Everyone has likely heard the term co-dependence. But what does it really mean? When you get into a relationship, chances are you depend on your partner for certain things. This is to be expected and it’s part of the trust you build. However, you don’t want to lose your independence completely.
What Is Co-Dependence?
Co-dependency is a learned behavior that’s usually passed down from other family members. It is often described as losing yourself in your relationship. If you’re co-dependent you’d likely cover up the actions of others for relief in the short term, even if it’s a bad move in the long term.
Co-dependent people often don’t listen to their true selves and end up covering up negative emotions with destructive actions. They are more likely to develop problems with alcohol, drugs, food, sex, and more.
Are You Co-Dependent?
You might wonder if you just have a co-dependent tendency every once in awhile, or if you’re completely co-dependent all the time. In order to figure out whether you’re co-dependent or not, it might help to ask yourself the following questions:
• Do you find it hard to adapt to change?
• Are you worried about the opinions of others including close family members?
• Do you tend to avoid an argument at all costs?
• Do you make excuses for loved ones?
• Do you feel lonely or ignored when your loved ones spend time with others?
• Do you find it hard to express yourself?
• Do you have trouble telling others “no”?
• Do you often feel ashamed about your inner feelings?
While your answer can be yes to one or a few of these questions without being co-dependent, you should now have a better idea about how a co-dependent person feels. Deep down you likely know whether or not you have a true problem with co-dependence. If you do, it’s in your best interest to seek out professional help. There are counselors available that are specially trained in the area of co-dependency.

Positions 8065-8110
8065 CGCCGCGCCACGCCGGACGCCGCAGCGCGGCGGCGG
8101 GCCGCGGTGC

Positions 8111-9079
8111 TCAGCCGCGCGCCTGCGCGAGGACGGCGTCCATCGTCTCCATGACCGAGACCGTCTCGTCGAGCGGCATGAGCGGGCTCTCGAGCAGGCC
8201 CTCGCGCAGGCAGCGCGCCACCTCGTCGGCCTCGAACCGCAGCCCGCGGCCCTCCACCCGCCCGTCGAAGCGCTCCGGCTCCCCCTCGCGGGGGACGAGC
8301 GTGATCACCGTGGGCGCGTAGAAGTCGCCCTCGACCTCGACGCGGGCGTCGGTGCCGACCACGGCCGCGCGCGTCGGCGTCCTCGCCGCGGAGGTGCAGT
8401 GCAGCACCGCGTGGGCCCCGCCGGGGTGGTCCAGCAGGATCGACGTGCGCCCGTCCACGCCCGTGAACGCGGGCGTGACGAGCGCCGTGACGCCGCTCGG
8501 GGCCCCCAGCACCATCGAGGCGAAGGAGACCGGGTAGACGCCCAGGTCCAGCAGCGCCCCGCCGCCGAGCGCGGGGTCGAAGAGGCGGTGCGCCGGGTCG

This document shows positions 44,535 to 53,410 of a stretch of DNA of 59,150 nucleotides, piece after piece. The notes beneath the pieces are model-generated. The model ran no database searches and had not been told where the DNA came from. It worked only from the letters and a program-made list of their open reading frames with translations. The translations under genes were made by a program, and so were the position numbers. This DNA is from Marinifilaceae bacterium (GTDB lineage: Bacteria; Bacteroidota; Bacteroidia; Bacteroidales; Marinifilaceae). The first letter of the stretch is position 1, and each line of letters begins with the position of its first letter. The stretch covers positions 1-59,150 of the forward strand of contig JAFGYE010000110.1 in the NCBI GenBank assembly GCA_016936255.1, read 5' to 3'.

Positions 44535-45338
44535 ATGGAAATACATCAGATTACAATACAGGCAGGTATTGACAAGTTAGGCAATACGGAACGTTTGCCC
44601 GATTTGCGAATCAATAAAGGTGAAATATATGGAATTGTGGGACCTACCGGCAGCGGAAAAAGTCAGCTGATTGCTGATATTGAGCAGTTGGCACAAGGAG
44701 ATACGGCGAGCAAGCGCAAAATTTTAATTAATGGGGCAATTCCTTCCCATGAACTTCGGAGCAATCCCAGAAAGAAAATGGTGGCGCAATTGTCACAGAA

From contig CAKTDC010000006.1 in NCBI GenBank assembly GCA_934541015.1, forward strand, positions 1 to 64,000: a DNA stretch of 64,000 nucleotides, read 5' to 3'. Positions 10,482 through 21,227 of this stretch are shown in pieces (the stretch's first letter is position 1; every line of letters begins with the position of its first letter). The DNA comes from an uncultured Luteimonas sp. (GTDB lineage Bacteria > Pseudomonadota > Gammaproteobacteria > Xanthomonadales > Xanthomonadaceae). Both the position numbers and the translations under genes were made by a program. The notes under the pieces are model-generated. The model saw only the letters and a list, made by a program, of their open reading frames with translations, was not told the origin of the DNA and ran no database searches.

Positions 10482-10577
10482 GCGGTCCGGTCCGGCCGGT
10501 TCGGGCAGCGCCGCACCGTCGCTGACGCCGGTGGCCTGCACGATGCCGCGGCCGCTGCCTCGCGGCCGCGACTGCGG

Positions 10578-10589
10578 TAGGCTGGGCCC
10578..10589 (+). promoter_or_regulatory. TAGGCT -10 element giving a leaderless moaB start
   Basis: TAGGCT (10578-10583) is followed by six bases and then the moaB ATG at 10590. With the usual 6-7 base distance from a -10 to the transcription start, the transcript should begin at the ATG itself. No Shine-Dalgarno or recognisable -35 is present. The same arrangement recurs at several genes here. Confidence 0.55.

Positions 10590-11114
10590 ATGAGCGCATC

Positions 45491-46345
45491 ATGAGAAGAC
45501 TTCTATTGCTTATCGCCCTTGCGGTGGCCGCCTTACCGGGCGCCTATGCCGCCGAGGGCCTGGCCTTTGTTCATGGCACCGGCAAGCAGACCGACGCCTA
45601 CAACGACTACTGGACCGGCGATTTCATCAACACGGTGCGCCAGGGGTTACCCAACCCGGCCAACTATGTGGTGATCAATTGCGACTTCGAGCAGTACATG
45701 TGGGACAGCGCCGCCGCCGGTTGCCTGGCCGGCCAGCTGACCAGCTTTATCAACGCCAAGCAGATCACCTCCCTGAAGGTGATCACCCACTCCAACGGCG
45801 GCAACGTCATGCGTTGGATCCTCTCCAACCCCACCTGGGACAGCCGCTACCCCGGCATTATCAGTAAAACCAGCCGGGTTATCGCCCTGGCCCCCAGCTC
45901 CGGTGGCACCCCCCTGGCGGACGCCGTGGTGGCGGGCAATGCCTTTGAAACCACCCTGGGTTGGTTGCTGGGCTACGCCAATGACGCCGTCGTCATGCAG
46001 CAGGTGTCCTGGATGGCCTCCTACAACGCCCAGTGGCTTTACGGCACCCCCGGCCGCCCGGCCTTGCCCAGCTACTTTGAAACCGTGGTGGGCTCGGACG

How Co-Dependence Affects Your Life
Co-dependence can affect your life greatly and affect your partner and others around you. Of course the affects will be of varying degrees.
Let’s say your partner battles a common, yet debilitating problem such as alcoholism. When they have a slip up, your co-dependent nature may wish to just cover up the slip up and just hope it’s a one-time deal. You’d make decisions like lying to others about whether or not it happened, helping your partner sober up quickly, or calling into work for your partner and claiming that they’re just sick.
You can now see how this decision just makes things “better” in the short run. It’s the easy way out and your partner won’t have to face anything difficult. They’ll be happier in the moment because you’re not causing them any immediate stress.
However, in the long run the problem is just going to continue and snowball. While it may not be the popular decision, you’ll need to learn how to stand up to your partner and strive for what you believe is right deep down.
Become More Independent
There are ways you can learn to be more independent. In the above example, you’ll know that you need to have the difficult conversations with your partner. You need to help them decide that they need to get over their problem once and for all.
You then need to decide that you’re going to concentrate on yourself. You need to know that your relationship with your partner is not all about them and their own problems. It’s about you, too.
Take the time to think about your long-term goals and what makes you happy. Remember that you must be able to stand on your own two-feet without shame, guilt, fear, or worry!